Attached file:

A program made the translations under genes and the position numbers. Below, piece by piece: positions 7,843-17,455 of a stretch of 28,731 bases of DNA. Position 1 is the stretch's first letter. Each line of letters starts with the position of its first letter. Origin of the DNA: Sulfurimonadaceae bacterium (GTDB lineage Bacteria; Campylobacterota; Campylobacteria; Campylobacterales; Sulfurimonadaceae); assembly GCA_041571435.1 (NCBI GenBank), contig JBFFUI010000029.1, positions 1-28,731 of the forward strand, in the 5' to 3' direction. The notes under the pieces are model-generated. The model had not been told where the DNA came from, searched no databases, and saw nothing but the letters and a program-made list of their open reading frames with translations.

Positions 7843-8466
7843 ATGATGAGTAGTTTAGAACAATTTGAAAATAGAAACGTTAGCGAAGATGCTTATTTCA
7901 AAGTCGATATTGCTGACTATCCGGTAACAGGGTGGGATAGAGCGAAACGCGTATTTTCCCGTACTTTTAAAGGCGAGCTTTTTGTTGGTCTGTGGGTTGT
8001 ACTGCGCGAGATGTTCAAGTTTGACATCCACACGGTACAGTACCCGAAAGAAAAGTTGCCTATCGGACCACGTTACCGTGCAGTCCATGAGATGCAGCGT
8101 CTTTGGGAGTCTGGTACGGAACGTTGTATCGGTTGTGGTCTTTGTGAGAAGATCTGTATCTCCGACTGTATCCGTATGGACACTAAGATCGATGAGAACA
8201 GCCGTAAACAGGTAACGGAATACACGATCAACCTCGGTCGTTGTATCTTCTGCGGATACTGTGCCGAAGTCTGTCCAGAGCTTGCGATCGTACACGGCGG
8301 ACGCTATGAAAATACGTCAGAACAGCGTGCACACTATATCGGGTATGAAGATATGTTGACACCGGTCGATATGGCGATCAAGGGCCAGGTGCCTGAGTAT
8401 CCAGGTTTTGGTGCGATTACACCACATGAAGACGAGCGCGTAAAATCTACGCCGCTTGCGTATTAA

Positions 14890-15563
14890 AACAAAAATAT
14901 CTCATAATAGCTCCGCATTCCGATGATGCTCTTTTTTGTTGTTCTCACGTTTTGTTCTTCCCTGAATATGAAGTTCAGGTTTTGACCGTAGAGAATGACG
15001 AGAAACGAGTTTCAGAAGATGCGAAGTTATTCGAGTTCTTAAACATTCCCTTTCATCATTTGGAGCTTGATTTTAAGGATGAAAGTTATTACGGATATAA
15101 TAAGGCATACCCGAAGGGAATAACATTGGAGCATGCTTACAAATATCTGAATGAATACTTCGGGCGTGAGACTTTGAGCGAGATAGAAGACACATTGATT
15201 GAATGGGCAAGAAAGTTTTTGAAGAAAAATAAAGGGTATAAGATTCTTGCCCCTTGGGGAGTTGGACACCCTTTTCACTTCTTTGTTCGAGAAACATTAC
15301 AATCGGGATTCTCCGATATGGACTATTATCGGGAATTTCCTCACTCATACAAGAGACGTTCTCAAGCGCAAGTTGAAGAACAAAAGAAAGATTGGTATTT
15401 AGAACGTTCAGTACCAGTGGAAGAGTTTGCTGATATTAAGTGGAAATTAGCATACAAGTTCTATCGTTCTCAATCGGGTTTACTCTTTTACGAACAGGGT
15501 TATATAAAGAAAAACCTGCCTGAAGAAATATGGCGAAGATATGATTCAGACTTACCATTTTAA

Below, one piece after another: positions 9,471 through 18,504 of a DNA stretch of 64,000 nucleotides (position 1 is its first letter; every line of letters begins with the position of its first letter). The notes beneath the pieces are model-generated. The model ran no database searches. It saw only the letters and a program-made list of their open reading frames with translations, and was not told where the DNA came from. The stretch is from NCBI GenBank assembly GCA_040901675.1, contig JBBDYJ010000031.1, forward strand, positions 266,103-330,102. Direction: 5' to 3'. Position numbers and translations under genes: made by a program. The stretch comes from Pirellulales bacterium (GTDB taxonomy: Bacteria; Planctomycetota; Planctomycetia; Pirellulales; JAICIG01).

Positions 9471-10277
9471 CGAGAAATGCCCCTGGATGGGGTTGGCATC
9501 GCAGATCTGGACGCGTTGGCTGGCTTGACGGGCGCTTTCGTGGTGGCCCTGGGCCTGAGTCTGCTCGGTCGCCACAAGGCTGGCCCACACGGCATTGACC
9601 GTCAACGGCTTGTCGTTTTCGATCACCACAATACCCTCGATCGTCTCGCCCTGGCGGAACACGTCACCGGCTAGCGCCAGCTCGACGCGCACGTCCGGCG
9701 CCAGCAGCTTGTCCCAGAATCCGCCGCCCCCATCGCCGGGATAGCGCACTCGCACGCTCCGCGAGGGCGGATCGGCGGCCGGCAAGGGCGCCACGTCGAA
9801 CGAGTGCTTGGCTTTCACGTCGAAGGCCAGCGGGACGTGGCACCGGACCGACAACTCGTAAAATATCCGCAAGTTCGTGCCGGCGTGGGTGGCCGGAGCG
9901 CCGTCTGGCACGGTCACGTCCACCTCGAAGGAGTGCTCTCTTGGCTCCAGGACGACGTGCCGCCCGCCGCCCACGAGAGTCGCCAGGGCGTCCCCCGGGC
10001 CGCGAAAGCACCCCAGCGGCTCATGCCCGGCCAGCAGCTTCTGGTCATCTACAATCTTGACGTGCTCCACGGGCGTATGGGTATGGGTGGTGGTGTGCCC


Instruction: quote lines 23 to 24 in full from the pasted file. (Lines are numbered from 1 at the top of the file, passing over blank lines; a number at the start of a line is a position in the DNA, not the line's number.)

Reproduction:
9601 GTCAACGGCTTGTCGTTTTCGATCACCACAATACCCTCGATCGTCTCGCCCTGGCGGAACACGTCACCGGCTAGCGCCAGCTCGACGCGCACGTCCGGCG
9701 CCAGCAGCTTGTCCCAGAATCCGCCGCCCCCATCGCCGGGATAGCGCACTCGCACGCTCCGCGAGGGCGGATCGGCGGCCGGCAAGGGCGCCACGTCGAA